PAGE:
Finally, once you have determined where the water level in the vase will be, make sure that you remove all lower leaves from the flowers before putting them in the water. This will prevent dead leaves from accumulating in the water which once again could cause the flowers themselves to deteriorate more rapidly.

Properly Preparing the Water

Flowers will continue to absorb water even after they have been cut. That is why it is so important to make sure that the water itself is safe and nurturing for them. Proper water should neither be too hard, nor too soft. Hard water could contain harmful minerals that might damage the flowers. Along the same lines soft water is likely to contain some sodium, which is also bad for the life span of flowers. If your water is overly hard or overly soft, you could consider using demineralized water purchased from a supermarket or grocery store. This type of water is commonly sold for use in steam irons.

The water itself should also be warm, but not overly hot. A good general, initial temperature to shoot for is about 100 degrees Fahrenheit. Consider also adding some type of plant food to the water. Commercial plant food can usually be purchased with the flowers themselves or sold separately in stores, at relatively inexpensive prices. Some florists may even include a couple of free packets with your arrangement. If you don’t have access to commercial plant food or don’t want to use it, then you can also make your own. A common blend includes a couple of tablespoons of lemon juice and a tablespoon of sugar. Some recipes also suggest adding a 1/4 teaspoon of bleach to the water to further help prevent bacterial growth and to keep the water clear. However it is wise to use the bleach sparingly to avoid accidentally damaging the flowers or creating a less than pleasant odor.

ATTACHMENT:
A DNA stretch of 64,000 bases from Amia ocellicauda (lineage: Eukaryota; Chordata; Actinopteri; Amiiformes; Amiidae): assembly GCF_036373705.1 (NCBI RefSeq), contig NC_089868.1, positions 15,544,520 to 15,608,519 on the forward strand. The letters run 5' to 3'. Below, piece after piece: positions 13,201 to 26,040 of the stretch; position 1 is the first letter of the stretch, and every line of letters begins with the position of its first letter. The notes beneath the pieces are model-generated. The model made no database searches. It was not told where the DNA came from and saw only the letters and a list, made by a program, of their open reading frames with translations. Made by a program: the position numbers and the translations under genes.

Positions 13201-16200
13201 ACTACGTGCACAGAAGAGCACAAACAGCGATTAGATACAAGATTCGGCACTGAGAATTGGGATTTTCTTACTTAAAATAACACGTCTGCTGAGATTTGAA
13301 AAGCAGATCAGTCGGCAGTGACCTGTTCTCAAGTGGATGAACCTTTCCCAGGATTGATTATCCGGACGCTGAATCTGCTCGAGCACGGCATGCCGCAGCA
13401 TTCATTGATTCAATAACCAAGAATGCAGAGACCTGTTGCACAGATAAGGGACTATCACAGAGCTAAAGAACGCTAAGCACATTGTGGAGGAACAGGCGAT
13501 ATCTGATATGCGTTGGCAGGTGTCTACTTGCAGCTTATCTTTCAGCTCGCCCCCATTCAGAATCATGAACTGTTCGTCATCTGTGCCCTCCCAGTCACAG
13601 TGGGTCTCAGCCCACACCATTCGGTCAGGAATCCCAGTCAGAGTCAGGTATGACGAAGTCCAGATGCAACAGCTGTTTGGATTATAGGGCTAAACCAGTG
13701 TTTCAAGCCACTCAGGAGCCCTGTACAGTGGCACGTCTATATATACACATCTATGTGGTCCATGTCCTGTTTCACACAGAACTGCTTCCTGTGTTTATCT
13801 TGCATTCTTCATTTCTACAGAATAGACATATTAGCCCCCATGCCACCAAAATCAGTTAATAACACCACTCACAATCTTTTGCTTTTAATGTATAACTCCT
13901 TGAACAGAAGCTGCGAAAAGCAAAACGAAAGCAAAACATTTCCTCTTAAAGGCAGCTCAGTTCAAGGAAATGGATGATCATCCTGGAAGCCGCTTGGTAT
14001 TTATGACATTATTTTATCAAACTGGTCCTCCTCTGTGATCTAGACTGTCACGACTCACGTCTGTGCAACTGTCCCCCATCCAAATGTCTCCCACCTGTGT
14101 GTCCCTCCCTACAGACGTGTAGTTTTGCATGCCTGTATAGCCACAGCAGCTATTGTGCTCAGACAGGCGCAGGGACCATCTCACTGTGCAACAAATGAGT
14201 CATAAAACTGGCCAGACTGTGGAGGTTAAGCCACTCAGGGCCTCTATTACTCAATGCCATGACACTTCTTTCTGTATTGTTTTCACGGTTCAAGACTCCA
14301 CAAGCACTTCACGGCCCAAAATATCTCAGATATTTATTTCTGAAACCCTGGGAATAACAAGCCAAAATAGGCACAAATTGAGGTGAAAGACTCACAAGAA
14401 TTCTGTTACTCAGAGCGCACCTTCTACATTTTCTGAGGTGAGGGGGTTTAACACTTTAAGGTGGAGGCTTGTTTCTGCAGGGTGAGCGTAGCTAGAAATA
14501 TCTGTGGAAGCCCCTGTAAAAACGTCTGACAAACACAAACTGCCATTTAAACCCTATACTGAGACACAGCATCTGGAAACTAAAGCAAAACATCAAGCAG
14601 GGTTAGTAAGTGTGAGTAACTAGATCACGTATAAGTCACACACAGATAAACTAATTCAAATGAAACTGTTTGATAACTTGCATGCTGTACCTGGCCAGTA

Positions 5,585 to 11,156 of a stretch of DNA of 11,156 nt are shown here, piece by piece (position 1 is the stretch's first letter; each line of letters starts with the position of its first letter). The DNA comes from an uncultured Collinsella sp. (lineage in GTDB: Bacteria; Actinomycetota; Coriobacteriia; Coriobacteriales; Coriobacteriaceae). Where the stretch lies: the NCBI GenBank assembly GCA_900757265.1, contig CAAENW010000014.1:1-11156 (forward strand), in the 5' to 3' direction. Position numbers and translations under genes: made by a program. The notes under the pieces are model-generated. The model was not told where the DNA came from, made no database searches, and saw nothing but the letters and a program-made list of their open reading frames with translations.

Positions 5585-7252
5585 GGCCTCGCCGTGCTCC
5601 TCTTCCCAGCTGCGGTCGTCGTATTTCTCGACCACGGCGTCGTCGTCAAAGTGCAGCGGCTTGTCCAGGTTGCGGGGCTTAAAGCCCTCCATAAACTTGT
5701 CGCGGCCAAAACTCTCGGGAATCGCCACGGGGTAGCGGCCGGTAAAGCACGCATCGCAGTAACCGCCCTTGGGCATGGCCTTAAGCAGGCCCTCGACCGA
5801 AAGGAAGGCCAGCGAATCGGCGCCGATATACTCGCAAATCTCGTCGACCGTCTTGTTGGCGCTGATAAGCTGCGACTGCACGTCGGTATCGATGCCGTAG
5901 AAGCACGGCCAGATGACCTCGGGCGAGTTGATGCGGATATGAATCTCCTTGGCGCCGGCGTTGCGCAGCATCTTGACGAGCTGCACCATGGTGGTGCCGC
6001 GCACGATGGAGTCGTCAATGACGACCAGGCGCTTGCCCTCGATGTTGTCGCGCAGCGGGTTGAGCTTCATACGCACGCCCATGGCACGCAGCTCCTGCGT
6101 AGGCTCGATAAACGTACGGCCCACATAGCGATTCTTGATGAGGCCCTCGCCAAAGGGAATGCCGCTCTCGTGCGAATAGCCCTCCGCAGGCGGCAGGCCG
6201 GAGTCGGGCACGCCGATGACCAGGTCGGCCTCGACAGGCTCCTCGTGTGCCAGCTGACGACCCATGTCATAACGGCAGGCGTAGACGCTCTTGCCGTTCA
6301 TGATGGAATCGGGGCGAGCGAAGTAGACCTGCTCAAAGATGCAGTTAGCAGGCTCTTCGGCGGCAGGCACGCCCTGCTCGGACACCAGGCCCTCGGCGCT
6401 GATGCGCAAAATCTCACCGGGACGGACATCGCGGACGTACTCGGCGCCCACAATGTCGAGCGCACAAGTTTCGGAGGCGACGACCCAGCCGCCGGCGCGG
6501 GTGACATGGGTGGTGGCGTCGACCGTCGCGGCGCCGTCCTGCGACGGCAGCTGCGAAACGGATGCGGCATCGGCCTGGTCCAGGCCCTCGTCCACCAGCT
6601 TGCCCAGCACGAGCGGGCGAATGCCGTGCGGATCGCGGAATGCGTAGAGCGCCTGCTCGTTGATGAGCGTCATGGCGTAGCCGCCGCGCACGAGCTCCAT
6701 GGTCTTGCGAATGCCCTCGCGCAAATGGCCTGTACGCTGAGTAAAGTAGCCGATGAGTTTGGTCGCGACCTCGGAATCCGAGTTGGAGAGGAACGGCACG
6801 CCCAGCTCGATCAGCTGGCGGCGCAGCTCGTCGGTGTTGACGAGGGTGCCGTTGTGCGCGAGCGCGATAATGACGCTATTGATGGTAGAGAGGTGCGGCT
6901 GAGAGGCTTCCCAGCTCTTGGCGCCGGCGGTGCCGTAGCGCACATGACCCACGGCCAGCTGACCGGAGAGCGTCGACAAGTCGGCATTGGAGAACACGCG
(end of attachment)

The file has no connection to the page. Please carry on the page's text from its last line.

Properly Maintaining the Flowers

Once the flowers are set up an arranged inside the vase there are still a few additional things you can do periodically to extend their life. Spritzing the flowers themselves with a fine mist of water on a daily basis is a good way to further ensure that they are getting enough moisture. You should also completely change the water every 2-3 days to help prevent bacterial growth. Each time you change the water make sure to reclean the vase and repeat the aforementioned water preparation steps. Also trim off another ½ inch or so of the stem, repeating the stem care steps mentioned above. Remove any dead leaves or any foliage that would now be submerged by the water due to the flowers being slightly shorter.

A last point to keep in mind is where you display the flowers. For maximum freshness flowers should be kept cool. That means keeping them out of direct sunlight and away from heat releasing appliances. Other household items to keep them away from – fruits and vegetables! As these foods ripen (or begin their own decaying process), they release gases that negatively impact the flowers. In this case the proverb about one rotten apple is particularly apt.

Following the steps outlined in this article will not grant your arrangement eternal freshness. However, it will drastically improve its appearance and vase-life and allow you to enjoy it all the longer. That seems like a fair tradeoff for a little extra care and preparation.